SBD/Issue 98/Franchises

AC Milan Transfer Offer For Beckham Below Galaxy Expectations

MLS Galaxy Rejects AC Milan's
First Transfer Offer For Beckham
MLS Galaxy MF David Beckham will return to the team after his loan to Italian Serie A club AC Milan ends on March 9 unless AC Milan makes an offer that is "substantially higher than the one currently on the table," according to Grahame Jones of the L.A. TIMES. AEG President & CEO Tim Leiweke: "We need to end the distractions, the circus and the zoo." Leiweke said the Galaxy "rejected" AC Milan's initial offer. Jones noted Galaxy officials are "believed to want at least as much as" the $10M that Spanish La Liga club Villareal paid the MLS Red Bulls for F Jozy Altidore, and "some reports out of England have suggested $20[M] as a more likely figure." Leiweke: "Clearly, if David's in a position where he wants to finish the season in Milan, and Milan in turn compensates the Galaxy so that we can suffer no damages to our fans or to our team, then we'll take a look at it. But we have made it very clear to them that we expect David back here March 9. They agree and understand we own the contract. They understand the only way we do this is if, when this is all said and done, the Galaxy benefits. ... As everyone knows, we've kept our mouths shut and stayed out of this because I didn't think there was anything to be gained by ultimately trying to negotiate with anyone through the media by responding to what people say David said or didn't say" (L.A. TIMES, 2/7). In London, Nick Szczepanik reports AC Milan officials plan to "increase their offer" for Beckham after the initial bid, believed to be $10M, "fell short of any figure" the Galaxy would consider. Milan VP Adriano Galliani: "At the moment we're very far apart, but there is a month left. Tim Leiweke decides for them. I write to him and he responds" (LONDON TIMES, 2/9).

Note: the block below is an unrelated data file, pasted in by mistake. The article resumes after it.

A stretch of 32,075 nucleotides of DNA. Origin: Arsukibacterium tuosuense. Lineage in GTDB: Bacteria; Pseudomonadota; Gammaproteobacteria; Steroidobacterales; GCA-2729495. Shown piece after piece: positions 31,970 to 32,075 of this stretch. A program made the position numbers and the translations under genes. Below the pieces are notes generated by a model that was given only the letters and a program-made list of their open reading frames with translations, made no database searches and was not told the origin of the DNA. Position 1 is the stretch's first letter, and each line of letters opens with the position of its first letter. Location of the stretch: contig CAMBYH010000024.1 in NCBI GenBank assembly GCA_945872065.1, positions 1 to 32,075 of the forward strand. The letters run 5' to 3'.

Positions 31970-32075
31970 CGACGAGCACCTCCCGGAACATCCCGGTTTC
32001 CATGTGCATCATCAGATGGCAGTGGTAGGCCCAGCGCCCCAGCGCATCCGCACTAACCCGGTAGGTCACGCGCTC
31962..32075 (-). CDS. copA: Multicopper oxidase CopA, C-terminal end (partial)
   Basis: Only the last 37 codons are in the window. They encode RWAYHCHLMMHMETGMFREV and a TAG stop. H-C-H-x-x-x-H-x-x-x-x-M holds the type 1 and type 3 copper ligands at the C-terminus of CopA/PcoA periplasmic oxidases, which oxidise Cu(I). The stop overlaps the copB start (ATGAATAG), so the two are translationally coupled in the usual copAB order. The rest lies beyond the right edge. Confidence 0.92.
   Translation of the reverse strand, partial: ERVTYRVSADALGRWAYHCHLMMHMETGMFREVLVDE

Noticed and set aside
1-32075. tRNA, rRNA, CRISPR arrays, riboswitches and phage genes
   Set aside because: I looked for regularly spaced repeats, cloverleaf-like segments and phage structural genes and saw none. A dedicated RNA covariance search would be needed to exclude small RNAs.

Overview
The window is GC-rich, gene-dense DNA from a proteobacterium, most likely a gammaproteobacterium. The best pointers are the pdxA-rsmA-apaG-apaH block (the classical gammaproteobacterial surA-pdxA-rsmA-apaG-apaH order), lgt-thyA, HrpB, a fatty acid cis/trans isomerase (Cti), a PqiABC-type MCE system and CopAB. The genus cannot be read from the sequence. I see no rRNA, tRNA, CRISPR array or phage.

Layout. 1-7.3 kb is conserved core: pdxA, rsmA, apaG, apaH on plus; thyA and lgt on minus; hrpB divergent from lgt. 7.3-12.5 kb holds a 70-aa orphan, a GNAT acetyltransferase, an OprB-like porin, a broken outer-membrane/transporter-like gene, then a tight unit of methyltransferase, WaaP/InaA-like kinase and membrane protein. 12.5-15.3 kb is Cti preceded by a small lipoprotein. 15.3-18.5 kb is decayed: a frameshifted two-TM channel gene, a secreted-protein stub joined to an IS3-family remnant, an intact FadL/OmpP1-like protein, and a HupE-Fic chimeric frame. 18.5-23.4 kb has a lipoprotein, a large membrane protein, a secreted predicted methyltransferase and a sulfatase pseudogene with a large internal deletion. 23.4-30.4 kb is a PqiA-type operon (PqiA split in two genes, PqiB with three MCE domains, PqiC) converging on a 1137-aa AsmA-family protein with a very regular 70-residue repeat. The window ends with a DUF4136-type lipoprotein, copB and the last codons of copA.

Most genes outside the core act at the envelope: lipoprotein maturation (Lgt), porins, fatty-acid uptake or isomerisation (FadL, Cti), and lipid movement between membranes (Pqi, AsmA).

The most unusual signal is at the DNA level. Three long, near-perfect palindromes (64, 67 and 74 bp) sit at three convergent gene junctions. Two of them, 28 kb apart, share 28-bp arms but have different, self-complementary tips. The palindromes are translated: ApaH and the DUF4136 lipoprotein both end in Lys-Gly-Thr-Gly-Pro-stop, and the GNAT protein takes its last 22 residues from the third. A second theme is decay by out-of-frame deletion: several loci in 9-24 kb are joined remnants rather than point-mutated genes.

AFTER SHOCKS: In S.F., Tom FitzGerald wrote the possibility of Beckham remaining with AC Milan is "not good news for the Earthquakes and other MLS teams, who had banked on the iconic midfielder to boost their attendance." The Earthquakes last season averaged "slightly less than" 10,000 fans per game at the Univ. of Santa Clara's Buck Shaw Stadium, but the club averaged 32,972 in two home matches against the Galaxy, both of which were moved to Oakland-Alameda County Coliseum to "accommodate the crowds." The Earthquakes also booked both of their home games against the Galaxy for the '09 MLS season at the Coliseum, but, "in contrast to last year's Beckham hype, made no mention of him as an attraction in announcing" the schedule. Earthquakes Exec VP/Business Operations David Alioto said the lost revenue from Beckham's absence would be measured "in tens of thousands, not millions." Alioto added that "any Beckham losses to the Quakes would be more than offset by their recent sponsorship deal with Amway," and he noted that because Amway also sponsors AC Milan, the deal "might even lead to a Quakes-AC Milan exhibition match this year." FitzGerald noted the Earthquakes' two home matches against the Galaxy "could be switched to Buck Shaw with little trouble" since Earthquakes Owner Lew Wolff also owns the A's and has a "special relationship with the Coliseum management" (S.F. CHRONICLE, 2/7). In Ft. Worth, Tobias Xavier Lopez wrote the "rest of MLS clubs should be looking for compensation" from AC Milan as well, as the "only legitimate sellout" for FC Dallas last season at Pizza Hut Park came against the Galaxy (FT. WORTH STAR-TELEGRAM, 2/7).